I don't think there is any formal boost for admissions but there probably is an informal one if you are personal friends with the dean of admissions. I know for sure two children of faculty at selective med schools who, suspiciously, were accepted *only* to the Med Skool of Dad and not to any other institution, including 'safeties' which were significantly less selective.
 
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I don't think there is any formal boost for admissions but there probably is an informal one if you are personal friends with the dean of admissions. I know for sure two children of faculty at selective med schools who, suspiciously, were accepted *only* to the Med Skool of Dad and not to any other institution, including 'safeties' which were significantly less selective.

Hah, a few years ago a graduate of my medschool (Carib) matched into integrated plastics with a 205 Step 1. And I'm sure I saw a questionable ENT spot in this year's match stats. They must have been Michelangelo in the OR.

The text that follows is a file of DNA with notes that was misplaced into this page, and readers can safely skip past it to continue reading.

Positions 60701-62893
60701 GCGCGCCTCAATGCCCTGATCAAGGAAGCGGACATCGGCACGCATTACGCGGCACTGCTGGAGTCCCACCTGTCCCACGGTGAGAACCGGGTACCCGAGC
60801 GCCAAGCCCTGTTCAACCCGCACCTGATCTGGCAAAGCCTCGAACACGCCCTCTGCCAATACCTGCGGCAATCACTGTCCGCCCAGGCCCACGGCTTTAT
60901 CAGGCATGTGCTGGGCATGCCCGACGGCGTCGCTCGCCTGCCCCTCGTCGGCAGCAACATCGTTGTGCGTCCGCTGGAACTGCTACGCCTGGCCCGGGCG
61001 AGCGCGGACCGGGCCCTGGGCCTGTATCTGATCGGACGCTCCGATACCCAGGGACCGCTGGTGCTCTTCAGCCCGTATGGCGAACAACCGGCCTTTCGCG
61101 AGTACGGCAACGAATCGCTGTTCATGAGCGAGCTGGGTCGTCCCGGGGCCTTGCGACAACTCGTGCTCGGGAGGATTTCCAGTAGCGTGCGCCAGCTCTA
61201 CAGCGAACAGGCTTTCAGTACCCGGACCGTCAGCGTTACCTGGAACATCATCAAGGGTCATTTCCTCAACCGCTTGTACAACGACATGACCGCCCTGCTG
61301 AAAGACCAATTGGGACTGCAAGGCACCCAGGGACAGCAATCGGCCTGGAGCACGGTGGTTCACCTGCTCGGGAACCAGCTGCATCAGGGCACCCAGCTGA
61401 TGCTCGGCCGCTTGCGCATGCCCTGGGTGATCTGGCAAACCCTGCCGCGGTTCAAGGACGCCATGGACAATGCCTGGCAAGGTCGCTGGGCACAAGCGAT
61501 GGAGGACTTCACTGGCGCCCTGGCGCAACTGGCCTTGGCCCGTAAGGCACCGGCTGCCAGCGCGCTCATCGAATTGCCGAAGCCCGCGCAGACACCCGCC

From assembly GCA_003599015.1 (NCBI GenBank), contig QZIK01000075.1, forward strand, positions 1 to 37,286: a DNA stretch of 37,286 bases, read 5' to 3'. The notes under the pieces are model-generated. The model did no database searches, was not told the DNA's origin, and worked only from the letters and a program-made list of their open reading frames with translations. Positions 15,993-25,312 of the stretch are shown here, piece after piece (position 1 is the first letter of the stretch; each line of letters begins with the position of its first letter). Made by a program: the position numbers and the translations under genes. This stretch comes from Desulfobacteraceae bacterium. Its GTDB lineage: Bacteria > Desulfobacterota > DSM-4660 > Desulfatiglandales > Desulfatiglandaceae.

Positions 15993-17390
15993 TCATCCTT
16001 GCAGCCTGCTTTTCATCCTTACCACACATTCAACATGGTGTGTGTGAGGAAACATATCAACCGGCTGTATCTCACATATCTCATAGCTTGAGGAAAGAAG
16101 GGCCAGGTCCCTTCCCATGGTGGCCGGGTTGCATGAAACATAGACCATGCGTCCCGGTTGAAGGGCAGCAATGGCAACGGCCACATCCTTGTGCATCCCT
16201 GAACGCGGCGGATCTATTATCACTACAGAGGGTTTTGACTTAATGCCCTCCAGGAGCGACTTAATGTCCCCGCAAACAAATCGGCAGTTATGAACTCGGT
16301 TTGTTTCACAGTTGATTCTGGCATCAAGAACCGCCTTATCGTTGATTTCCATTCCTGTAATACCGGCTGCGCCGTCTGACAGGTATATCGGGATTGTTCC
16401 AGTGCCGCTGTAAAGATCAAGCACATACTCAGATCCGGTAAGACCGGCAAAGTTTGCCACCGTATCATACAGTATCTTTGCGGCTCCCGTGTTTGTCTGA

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I don't think there is any formal boost for admissions but there probably is an informal one if you are personal friends with the dean of admissions. I know for sure two children of faculty at selective med schools who, suspiciously, were accepted *only* to the Med Skool of Dad and not to any other institution, including 'safeties' which were significantly less selective.
I don't doubt it. Just as in most areas of life, knowing the right people makes all the difference.
 
Vanderbilt had the same benefit as U of Chicago--they would reimburise tuition for any university up to Vandetbilt's tuition for children of faculty. I didn't take the job, but it is a nice perk.
 
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Vanderbilt had the same benefit as U of Chicago--they would reimburise tuition for any university up to Vandetbilt's tuition for children of faculty. I didn't take the job, but it is a nice perk.